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February 25, 1956


JAMA. 1956;160(8):703-704. doi:10.1001/jama.1956.02960430093024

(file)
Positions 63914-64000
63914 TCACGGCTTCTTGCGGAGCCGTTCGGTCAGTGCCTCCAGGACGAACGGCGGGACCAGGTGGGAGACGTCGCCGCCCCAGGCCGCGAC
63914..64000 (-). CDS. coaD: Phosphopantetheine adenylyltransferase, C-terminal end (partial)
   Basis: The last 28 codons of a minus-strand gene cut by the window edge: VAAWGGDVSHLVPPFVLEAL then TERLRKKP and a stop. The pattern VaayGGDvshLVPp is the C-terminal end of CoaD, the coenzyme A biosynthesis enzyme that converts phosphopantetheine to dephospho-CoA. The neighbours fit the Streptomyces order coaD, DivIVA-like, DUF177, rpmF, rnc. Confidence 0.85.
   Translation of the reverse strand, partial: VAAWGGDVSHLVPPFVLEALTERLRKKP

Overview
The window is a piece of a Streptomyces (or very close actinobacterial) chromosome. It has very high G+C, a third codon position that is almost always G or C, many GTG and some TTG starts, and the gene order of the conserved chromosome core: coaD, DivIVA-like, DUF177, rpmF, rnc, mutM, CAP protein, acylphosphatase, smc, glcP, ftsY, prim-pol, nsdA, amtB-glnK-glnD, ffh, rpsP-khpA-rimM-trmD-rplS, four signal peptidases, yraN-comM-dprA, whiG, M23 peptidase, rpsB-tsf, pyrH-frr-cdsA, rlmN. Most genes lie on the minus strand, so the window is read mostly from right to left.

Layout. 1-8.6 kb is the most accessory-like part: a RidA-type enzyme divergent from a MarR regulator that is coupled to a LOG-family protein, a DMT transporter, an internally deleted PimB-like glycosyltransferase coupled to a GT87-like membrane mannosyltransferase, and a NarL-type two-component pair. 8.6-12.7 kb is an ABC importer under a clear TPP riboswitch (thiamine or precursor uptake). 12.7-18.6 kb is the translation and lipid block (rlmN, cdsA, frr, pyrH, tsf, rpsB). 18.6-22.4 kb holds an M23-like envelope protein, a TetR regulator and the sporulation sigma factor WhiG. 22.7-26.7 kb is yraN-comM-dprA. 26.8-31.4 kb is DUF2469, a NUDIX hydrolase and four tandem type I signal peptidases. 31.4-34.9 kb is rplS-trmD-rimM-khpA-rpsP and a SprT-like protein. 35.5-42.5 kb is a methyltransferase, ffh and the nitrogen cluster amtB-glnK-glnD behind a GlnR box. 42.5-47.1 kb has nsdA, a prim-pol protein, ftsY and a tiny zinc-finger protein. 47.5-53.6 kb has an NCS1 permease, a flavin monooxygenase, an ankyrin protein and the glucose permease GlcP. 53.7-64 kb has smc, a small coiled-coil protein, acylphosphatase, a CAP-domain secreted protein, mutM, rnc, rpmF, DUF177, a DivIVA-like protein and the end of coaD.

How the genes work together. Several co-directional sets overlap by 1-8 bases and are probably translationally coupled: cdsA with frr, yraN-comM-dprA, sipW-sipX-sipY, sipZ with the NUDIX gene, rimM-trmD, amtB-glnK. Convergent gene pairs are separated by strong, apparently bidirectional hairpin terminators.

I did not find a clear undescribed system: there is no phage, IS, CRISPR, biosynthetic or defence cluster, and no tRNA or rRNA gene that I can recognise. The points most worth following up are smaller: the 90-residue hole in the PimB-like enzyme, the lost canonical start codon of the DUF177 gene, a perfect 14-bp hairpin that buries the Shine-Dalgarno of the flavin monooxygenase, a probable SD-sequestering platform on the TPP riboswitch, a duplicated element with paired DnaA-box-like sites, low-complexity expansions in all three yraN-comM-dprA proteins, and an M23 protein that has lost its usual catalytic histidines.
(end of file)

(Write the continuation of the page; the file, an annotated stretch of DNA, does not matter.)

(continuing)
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To the Editor:—  I would like to comment on an editorial entitled "Dilatation of Esophagus (Megaesophagus)" in the Dec. 31, 1955, issue of The Journal, page 1742, in which a paper written by Effler and Rogers is cited. Instead of simplifying the subject, these authors have confused the issue further in attempting to define two separate entities; namely, "functional cardiospasm," or achalasia without dilation of the esophagus, and megaesophagus with obvious dilation of the organ. These conditions are one and the same, and, as long as the etiology is unknown, the term cardiospasm should suffice. Symptomatic intermittent obstruction of food at the cardia, with transient or poorly defined obstruction of a swallowed suspension of barium, should not be dignified by the term cardiospasm. As a matter of fact, in patients having this symptom, careful roentgenoscopic examination in the Trendelenburg position will frequently reveal a hiatal diaphragmatic hernia of the sliding

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